Laughton Rees (her first name is explained late in the book) has been estranged from her police commissioner father since her mother was murdered when she was fifteen. The murderer was McVey a man whose alleged crimes involved rape and murder of little girls. Rees was head of the investigation that led to McVey’s arrest for these front page crimes. But he was released and the charges were dismissed against him. Still, someone leaked his name while he was locked up. He claimed to his dying day, that he was innocent but driven mad by the resulting negative publicity.
Laughton, is now the single mother of a fifteen year old Gracie. At some point in her life, on the advice of a therapist, she spent time looking into the details of the police investigation and conviction of McVey for her mother’s murder. This led to an interest in criminology. Laughton wrote “the” book on forensically processing a crime scene and now her book has shown up at the scene of Kate Miller’s murder. Laughton’s work exclusively involves old, closed out cases, never active ones. She lectures on criminology and has a huge following. But she is very private. She has significant obsessive behaviors centering on the number three. She is very protective of Gracie and very closed with her about her mental health issues and any details relating to her mother’s murder.. (Laughton, for me, is one of the more interesting new protagonists to show up in a series in awhile, and this is the first book in the Laughton Rees series. YAY!) So Kate Miller is dead and Mike Miller is missing. Their home with an impregnable security system was breached. They seem to have sprung up from nowhere a year ago. Tannahill Khan, a young Irish-Pakistani DCI catches the case.
Reporter Brian Slade is a the son of a former London cop who was forced out during a cleanup of the force to rid it of abusive and corrupt officers. He is a star writer for “The Daily” a sensation driven rag and he does a mean job staying on the cutting edge of his stories through payoffs, a bit of bullying and a lot of arrogance. He hates Commissioner Rees. Someone with inside knowledge sends Slade information about the Miller case before he should get it. Both Slade and Khan want Laughton to work with them on the Miller case.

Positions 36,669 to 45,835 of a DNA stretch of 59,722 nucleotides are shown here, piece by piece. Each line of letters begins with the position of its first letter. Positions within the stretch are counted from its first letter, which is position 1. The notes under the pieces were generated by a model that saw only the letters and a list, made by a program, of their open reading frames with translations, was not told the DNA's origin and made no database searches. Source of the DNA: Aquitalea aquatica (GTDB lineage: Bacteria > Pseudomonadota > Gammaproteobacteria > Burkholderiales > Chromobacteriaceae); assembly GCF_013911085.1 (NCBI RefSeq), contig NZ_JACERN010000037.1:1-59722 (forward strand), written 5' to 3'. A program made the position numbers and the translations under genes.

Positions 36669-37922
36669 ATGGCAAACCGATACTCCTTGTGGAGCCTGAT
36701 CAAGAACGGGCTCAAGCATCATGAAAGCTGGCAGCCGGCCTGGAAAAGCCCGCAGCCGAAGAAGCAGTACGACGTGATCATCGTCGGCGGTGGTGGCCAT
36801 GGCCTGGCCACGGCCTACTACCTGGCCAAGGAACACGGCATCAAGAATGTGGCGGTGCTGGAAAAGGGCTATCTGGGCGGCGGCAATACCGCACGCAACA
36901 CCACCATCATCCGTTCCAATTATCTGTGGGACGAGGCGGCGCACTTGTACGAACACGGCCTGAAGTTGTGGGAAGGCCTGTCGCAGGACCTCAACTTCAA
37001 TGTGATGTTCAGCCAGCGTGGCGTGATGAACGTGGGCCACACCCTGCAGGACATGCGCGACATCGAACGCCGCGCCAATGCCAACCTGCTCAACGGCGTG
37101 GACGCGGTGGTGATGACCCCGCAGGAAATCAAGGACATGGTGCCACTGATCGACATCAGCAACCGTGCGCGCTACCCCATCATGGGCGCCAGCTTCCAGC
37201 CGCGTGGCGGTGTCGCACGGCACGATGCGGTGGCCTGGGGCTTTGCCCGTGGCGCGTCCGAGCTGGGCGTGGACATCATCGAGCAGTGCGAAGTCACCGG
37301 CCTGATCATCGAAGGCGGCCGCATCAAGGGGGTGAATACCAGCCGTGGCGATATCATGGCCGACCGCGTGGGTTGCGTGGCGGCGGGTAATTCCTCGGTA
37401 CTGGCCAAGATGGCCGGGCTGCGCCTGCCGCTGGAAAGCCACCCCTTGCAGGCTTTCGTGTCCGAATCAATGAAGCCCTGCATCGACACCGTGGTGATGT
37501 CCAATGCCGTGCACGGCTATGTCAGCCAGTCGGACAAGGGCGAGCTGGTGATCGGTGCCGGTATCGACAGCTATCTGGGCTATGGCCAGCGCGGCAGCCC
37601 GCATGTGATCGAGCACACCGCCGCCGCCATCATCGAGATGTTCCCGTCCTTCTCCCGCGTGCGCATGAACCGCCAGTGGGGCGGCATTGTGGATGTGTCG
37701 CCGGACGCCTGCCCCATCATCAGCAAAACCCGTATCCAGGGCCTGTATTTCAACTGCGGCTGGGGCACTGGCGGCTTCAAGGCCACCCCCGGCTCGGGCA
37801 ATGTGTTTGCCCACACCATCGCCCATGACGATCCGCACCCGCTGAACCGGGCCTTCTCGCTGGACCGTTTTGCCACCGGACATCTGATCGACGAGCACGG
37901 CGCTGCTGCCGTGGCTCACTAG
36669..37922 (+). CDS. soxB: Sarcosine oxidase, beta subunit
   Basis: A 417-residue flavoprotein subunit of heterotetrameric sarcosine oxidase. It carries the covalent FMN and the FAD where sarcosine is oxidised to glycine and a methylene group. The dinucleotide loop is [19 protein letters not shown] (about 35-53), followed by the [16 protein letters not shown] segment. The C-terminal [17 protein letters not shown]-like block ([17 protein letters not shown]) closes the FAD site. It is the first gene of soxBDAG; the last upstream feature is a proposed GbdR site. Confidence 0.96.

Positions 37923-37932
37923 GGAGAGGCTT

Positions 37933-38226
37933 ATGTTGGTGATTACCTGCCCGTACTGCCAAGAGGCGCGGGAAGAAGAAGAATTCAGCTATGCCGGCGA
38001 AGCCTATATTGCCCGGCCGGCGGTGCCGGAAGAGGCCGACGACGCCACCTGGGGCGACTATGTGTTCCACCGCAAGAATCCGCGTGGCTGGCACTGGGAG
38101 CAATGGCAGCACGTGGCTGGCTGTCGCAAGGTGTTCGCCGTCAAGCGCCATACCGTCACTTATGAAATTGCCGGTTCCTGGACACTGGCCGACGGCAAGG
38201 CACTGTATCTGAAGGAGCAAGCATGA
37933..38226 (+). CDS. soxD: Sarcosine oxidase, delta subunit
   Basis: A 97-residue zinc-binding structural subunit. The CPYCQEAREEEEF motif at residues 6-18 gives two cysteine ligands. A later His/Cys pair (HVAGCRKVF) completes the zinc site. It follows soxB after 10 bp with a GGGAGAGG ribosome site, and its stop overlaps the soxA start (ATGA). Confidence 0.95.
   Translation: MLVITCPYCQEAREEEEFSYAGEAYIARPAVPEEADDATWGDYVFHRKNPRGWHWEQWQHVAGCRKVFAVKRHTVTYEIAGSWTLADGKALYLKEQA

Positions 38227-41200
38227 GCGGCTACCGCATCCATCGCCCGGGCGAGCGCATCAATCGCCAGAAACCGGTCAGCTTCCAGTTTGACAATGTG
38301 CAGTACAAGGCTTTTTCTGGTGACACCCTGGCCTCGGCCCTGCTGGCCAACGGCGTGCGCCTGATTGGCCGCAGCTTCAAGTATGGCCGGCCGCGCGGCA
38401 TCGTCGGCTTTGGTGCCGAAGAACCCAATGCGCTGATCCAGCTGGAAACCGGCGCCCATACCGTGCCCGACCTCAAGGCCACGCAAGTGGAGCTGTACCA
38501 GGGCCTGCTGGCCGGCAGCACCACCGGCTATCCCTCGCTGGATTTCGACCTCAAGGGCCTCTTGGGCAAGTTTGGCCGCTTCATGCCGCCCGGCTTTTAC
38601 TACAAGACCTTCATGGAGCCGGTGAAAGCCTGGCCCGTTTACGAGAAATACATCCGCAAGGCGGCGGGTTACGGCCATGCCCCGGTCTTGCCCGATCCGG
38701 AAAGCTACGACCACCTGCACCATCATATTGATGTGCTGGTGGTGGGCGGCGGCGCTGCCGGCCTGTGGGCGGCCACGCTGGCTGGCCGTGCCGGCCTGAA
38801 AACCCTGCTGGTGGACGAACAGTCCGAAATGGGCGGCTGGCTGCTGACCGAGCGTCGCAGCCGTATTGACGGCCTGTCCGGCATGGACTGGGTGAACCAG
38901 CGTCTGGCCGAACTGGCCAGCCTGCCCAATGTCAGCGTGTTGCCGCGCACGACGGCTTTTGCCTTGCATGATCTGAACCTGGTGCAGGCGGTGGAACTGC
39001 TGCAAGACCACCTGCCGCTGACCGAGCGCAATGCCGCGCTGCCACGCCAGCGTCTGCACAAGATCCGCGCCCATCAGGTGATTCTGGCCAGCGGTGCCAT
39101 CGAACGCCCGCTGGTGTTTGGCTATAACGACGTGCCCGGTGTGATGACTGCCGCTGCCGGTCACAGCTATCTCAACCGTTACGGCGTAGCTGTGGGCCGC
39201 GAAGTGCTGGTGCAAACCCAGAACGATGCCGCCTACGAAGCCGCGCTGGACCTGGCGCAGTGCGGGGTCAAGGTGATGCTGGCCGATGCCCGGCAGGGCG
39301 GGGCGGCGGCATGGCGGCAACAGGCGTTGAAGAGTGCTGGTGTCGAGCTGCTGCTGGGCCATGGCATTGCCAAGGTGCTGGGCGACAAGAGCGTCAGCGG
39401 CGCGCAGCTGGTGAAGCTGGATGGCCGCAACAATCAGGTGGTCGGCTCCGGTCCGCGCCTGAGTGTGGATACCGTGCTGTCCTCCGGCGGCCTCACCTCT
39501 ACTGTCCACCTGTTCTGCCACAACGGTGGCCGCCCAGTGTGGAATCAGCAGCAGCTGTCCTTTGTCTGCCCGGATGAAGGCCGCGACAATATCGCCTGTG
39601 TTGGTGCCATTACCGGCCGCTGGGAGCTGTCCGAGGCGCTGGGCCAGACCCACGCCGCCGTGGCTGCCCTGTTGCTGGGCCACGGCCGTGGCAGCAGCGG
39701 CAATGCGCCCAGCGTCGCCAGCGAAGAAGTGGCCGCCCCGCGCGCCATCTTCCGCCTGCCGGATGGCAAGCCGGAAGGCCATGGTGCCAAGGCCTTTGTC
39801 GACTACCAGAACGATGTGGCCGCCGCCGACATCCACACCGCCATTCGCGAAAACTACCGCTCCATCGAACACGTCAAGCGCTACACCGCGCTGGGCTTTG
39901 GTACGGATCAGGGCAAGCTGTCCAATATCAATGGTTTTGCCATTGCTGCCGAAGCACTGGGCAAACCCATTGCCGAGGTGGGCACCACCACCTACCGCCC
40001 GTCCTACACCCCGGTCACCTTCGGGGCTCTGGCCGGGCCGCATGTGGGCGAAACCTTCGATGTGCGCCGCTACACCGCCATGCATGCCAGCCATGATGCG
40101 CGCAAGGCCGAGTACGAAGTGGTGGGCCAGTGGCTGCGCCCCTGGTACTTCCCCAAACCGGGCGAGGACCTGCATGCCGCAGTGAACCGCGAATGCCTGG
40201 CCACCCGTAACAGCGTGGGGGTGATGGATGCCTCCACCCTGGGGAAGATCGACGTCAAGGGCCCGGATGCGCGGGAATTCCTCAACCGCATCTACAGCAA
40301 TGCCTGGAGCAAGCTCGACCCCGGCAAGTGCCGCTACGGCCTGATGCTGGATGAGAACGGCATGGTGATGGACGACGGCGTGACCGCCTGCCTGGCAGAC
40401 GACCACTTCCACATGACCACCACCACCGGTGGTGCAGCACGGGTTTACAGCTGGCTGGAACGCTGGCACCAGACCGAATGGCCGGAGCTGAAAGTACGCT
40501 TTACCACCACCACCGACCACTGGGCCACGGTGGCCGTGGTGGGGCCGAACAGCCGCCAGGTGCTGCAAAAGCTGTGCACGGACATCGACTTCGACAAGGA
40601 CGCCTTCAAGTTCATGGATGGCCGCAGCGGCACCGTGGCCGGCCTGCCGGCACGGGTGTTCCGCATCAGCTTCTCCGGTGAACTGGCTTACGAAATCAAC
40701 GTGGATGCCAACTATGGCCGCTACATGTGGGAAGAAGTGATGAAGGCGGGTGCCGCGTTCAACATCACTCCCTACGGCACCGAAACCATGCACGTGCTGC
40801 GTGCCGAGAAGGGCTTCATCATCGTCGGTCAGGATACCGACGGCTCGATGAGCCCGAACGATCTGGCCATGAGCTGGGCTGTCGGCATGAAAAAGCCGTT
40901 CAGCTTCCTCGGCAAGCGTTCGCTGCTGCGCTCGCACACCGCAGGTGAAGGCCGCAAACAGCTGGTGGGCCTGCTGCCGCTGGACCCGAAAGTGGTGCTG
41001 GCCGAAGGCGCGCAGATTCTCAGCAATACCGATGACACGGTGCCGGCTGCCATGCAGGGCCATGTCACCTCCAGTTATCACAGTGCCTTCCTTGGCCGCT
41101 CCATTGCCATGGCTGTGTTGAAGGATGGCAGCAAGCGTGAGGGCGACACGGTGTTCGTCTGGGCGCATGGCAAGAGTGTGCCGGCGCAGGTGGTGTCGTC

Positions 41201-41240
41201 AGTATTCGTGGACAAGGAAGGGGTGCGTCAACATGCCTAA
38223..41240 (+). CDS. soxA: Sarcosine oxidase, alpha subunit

And off we go into a tangled investigation of a brutal, bloody stabbing, a strangely staged crime scene that is totally “clean” from a forensics point of view. Who are the Millers who live in a multi-million pound modern behemoth next to a Victorian era graveyard? Where is Mike Miller? Does anyone know about their relationship, enemies, the source of their money? Laughton certainly has learned that her book was found facedown at the scene. Will she been drawn into the helping Slade, given his hostility to her father? Will she help Khan/the police given her expertise and gift for finding what matter in a criminal investigations? She is focused on a serious problem with Gracie and whether to change her school. Also she is stressed about how to afford a new school.
I have not previously read Toyne’s other (best selling) work, but I will. First, development of characters matters a lot to me and he deftly draws even the most minor walk-on to create a recognizable personality and some great back stories. Khan is an appealing guy, living in a tiny studio type apartment that he intended to quickly replace but never did, eating miso soup and lying to his Irish mother about what he eats and how much he’s working. He wears his Pakistani half in his features so deals at times with harassment, but is obviously respected at his job. Even the cleaning lady who discovered the body is someone whose values, likes and dislikes make up a person we recognize and understand. Second, his writing is impeccable. It flows, is descriptive where it should be and moves along briskly other times. The story remains engaging and one never has to go back to figure out what just happened or what someone meant. His dialogue is great as is his ability to create images/scenes, like that of an old decommissioned police station or the Miller’s house. It’s not that he says a lot. It’s just well done. Finally, plot. This is a police procedural and Toyne checks all the boxes, giving us the information we need to solve this but not giving it away.
I thoroughly enjoyed this novel and highly recommend it!